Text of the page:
Draft or Draught

Why is Draft Important?

Europa 2 cruise ship hull
••• Europa 2 cruise ship hull. Europa 2 (c) Linda Garrison

Definition of draft:

The number of feet from the waterline to the lowest point of a cruise ship's keel; the depth of water a ship draws; how low the ships sits in the water. The term "air draft" is the number of feet from the waterline to the highest point on the cruise ship. 

Alternate spellings of draft:

The nautical term draft is the United States spelling; draught is the British spelling. Interestingly, the two terms draft (USA) and draught (UK) are used to describe beer and also have the same spelling differences in the two countries.


Examples of draft used in a sentence: 

The draft of many large cruise ships is between 25 and 30 feet. The ship cannot float in any water less than its draft.

Why is the draft of the cruise ship important?

The main reason the draft of the cruise ship is very important to the Captain (and all of his crew and passengers) is that the ship will not float in any water less deep than the draft. For example, a ship with a 25-foot draft would hit the bottom if the water is even 24.99 feet deep.

The draft of the ship is determined at the time it is being built. The more decks (or air draft) the ship has above water, the deeper the vessel's draft must be. Ship architects must be sure that the ratio of the vessel draft below the waterline and the air draft above the waterline is within acceptable limits. A ship designer doesn't want his or her ship to be so "top-heavy" that it might tip over. In addition to having a larger draft, these large cruise ship designers make the tall ships with many decks above water wider to stabilize them for a smoother ride.

Modern cruise ships also use stabilizers to make the ship ride smoother in rough seas. These stabilizers are like wings extended out under the water, making the ship "wider".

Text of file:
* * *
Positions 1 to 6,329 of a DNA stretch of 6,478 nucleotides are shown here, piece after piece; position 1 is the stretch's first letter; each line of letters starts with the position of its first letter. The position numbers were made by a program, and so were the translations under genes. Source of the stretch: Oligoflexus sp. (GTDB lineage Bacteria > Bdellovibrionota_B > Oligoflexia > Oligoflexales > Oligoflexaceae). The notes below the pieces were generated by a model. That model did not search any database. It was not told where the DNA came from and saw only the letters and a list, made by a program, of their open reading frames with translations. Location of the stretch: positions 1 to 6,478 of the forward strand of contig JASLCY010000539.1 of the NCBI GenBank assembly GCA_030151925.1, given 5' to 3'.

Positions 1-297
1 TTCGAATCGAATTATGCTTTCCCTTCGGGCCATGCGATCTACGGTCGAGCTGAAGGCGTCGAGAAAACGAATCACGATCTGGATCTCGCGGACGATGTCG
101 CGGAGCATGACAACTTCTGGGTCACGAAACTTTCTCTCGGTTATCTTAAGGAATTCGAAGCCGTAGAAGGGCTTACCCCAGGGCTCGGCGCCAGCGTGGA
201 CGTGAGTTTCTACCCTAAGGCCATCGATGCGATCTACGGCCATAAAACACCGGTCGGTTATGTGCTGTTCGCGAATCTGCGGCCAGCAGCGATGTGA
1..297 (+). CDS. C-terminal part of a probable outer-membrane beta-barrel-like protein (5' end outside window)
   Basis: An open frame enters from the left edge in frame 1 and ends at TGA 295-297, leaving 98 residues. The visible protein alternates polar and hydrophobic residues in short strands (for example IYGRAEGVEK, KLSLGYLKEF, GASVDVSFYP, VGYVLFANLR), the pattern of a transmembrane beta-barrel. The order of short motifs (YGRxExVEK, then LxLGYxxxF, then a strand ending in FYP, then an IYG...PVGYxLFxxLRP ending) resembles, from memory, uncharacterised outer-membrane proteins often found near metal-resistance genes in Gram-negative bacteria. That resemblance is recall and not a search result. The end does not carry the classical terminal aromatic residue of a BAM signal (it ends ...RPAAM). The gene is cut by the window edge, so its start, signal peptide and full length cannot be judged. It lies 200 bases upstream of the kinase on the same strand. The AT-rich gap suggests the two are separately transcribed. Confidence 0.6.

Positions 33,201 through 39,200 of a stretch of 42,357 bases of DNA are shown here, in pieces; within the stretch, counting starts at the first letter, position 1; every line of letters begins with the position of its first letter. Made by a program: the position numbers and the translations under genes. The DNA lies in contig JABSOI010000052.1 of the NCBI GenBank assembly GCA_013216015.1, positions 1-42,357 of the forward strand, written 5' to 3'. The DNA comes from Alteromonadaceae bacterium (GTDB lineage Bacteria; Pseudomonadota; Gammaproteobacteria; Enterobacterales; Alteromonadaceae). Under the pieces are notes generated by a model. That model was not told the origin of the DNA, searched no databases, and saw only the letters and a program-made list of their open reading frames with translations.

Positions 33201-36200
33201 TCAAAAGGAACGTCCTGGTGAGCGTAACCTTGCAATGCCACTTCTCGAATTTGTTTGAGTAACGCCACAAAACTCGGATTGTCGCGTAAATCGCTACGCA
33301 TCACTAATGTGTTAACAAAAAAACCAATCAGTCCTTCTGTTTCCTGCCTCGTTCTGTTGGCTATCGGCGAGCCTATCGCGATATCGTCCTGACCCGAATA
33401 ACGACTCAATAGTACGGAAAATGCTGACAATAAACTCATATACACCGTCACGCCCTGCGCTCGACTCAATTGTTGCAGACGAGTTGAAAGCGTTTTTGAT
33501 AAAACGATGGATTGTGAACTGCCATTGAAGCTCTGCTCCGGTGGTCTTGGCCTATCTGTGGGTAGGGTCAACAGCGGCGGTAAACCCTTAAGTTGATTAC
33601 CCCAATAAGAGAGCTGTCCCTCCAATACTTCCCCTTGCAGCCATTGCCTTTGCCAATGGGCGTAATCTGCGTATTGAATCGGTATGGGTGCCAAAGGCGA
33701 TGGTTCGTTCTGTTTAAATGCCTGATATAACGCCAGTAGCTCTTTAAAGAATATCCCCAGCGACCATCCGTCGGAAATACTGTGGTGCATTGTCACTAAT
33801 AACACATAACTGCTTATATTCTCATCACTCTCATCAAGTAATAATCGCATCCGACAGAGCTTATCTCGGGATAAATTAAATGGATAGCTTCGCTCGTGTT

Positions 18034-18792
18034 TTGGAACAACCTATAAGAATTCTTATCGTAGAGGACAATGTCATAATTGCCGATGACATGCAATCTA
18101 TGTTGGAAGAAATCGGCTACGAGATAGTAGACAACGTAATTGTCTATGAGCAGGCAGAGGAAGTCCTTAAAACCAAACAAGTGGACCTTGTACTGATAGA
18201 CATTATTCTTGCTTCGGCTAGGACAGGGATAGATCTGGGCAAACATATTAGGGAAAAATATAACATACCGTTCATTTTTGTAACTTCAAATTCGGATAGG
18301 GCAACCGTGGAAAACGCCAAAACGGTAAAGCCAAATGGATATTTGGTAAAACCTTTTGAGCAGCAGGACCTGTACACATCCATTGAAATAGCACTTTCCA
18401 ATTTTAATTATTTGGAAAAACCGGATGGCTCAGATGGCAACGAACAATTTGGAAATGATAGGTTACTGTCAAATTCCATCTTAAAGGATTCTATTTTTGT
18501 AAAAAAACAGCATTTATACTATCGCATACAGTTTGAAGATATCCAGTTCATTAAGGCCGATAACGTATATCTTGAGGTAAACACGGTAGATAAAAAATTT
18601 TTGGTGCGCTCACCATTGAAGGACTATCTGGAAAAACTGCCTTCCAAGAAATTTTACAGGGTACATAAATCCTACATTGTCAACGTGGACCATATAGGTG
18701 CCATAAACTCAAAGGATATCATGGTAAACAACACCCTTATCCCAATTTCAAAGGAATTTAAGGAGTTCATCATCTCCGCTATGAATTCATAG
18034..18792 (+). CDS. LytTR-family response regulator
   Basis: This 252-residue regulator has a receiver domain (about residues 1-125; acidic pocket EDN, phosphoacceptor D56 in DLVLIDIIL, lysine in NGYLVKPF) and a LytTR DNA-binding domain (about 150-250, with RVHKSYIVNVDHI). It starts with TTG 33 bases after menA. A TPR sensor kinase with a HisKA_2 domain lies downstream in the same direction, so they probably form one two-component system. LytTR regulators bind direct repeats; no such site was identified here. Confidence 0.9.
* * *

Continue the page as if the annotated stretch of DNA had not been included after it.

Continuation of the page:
Since large ships have deeper drafts, they cannot enter shallow harbors like small cruise ships can. However, larger ships with deeper drafts usually handle stormy seas better since more of the ship is underwater and it does not bob up and down as much.

So, guests onboard have a smoother ride. River ships have a very shallow draft, but can still hit the bottom since river channels change frequently.

Classic ocean liners, designed as transportation between Europe and North America, had deeper drafts since the ships were not trying to sail in the shallow water of the Caribbean (or elsewhere in the world). For example, the original Queen Mary ocean liner, which was built in 1936, had a draft of almost 40 feet and an air draft of 181 feet. She was 118 feet wide and had a gross tonnage of 81,000 GRT. The Oasis of the Seas, one of the world's largest cruise ships, has a 30 foot draft, an air draft of 213 feet above the water, is 208 feet wide, and has a gross tonnage of 225,000 GRT. Although this newer ship is larger and has more air draft, the Oasis of the Seas has a shallower draft. To compensate for the shallower draft, Oasis is wider and has stabilizers, which add more width if needed in rough waters. 

Some people think that the modern large cruise ships do not have enough draft and they might capsize if a huge wave hit during a storm. Although ships do sink, it's a rare occurrence, and it has never been proven that the air draft to vessel draft ratio not adequate and caused a ship to roll over.

The Titanic hit an iceberg, and the Costa Concordia hit a rocky reef. Only on a cruise movie like the Poseidon Adventure has a large cruise ship rolled over due to a wave.

Most of the passenger ship accidents of the past 100 years have been due to overcrowding, especially on ferries in countries where the number of passengers on the ships is not adequately regulated. Other ship accidents were caused by fire, running aground, hitting another ship, or capsizing due to human error or overcrowding--not a too shallow draft.